The Nationals are looking for that same brand of leadership from Williams, a former slugger and brilliant third baseman making his managerial debut as the successor to the venerable Johnson, who retired. Known as the "Big Marine," Williams brought a detailed plan for all 41 days of Spring Training.
"Nothing is natural in this game," Williams, the thinking-man's manager, said. "But everything is poetic in this game."
Black, Scioscia's former pitching coach now in command of the Padres, sees a common thread in the former players taking charge of teams.
"These are highly competitive guys who love the game and the challenges of managing," Black said. "This is a way to keep those competitive juices alive. Organizations, general managers, executives are coming after the guys who have those qualities to manage."
St. Louis has reaped immediate benefits in its decision to replace La Russa with Matheny. A four-time Gold Glove catcher, Matheny has some of his predecessor's style -- and some distinctly his own.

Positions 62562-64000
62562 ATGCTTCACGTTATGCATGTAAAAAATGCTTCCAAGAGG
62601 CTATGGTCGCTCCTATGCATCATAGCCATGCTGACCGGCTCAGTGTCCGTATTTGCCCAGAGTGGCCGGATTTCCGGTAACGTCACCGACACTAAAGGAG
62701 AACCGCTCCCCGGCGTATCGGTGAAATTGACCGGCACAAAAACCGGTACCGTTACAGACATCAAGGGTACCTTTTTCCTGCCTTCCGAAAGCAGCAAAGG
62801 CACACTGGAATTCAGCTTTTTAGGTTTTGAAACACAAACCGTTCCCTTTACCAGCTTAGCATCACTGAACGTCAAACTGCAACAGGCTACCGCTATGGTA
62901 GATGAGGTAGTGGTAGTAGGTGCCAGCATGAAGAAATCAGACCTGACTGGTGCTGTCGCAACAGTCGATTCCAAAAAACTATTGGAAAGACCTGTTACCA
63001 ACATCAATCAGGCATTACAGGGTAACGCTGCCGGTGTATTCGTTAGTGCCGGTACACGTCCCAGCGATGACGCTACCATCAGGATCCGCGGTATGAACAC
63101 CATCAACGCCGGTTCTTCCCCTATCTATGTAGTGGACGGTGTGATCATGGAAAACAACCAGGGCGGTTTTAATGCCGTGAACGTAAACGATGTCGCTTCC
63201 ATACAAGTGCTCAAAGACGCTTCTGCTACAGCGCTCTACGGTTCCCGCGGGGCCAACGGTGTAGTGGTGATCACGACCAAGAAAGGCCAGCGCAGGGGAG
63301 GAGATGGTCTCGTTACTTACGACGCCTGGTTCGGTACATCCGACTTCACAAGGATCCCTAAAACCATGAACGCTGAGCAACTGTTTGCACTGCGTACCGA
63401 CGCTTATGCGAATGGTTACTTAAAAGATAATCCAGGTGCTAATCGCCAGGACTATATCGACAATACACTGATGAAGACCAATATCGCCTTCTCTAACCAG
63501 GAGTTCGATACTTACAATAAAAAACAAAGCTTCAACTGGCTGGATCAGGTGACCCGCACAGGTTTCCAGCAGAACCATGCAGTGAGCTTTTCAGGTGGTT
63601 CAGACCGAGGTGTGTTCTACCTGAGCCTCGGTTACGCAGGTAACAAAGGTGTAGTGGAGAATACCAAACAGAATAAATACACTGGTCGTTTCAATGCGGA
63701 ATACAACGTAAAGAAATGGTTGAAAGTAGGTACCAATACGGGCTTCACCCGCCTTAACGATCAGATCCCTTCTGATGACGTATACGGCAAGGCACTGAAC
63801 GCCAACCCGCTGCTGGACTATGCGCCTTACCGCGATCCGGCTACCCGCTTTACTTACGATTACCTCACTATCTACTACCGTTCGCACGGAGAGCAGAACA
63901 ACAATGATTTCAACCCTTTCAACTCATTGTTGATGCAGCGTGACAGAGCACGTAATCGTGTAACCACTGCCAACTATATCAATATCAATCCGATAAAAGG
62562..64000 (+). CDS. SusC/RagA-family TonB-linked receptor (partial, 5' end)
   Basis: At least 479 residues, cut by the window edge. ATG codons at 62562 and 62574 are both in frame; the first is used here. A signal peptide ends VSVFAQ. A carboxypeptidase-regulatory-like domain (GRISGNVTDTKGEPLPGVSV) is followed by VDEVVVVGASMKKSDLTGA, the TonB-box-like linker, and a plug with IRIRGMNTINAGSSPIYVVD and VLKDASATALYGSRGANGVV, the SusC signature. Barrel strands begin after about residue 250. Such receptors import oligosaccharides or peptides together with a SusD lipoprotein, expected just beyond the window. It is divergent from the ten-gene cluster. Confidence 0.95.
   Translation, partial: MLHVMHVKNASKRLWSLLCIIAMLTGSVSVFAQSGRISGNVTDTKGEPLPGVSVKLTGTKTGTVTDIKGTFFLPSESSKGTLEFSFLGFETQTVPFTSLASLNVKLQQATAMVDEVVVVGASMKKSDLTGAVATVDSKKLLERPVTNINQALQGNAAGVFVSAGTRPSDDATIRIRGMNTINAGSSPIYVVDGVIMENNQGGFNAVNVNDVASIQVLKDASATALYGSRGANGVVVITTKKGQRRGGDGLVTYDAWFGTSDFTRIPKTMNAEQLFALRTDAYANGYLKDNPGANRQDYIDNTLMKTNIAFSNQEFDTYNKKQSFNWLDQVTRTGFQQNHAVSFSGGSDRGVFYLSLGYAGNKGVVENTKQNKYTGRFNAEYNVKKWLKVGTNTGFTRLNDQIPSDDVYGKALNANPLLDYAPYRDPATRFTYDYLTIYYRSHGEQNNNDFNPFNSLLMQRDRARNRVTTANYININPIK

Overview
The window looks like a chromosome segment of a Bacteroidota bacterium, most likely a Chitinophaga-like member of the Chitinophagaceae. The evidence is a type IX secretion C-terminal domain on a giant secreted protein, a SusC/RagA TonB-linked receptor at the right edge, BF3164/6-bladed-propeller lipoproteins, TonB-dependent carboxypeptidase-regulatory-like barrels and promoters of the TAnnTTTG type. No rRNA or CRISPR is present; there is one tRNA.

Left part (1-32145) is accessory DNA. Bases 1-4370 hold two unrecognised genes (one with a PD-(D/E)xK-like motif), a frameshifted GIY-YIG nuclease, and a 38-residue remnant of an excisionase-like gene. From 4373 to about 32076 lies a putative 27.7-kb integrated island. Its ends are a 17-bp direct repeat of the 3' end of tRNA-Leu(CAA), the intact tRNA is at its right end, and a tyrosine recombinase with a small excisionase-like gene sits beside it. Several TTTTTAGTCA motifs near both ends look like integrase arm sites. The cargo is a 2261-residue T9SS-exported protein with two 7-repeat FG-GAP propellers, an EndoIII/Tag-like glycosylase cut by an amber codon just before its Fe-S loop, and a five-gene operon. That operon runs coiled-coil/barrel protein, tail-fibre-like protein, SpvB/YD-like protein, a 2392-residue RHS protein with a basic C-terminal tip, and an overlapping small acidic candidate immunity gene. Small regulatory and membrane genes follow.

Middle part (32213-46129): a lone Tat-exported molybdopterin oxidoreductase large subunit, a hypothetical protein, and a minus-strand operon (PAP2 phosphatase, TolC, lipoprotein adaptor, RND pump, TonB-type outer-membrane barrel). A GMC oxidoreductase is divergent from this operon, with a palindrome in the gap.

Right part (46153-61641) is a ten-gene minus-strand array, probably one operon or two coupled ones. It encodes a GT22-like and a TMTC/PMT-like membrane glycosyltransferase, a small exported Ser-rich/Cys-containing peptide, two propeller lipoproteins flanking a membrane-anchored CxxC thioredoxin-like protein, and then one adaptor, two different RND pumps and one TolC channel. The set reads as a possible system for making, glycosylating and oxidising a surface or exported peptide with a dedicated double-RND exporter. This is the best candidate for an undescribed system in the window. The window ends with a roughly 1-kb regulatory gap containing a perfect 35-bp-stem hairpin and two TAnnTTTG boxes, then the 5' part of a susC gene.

"The Cardinals did a great job finding the right guy," said former St. Louis third baseman David Freese, now with the Angels. "Mike Matheny's done an excellent job with his knowledge of the game and his ability to lead a team."
The player's viewpoint with respect to managers with impressive resumes as players was driven home by Dodgers star Matt Kemp. During his tremendous 2011 season, Kemp bonded with Mattingly, then a rookie skipper.
"He's been there," said Kemp, close to rebounding from ankle and shoulder surgeries. "He knows all the struggles an athlete is going to go through. He wasn't just a regular; he was a star.
"Probably the most important thing for me was Donnie coming here. I'm still learning, and he meant a lot to me. He's always there for you with whatever you need."
Lyle Spencer is a columnist for MLB.com. This story was not subject to the approval of Major League Baseball or its clubs.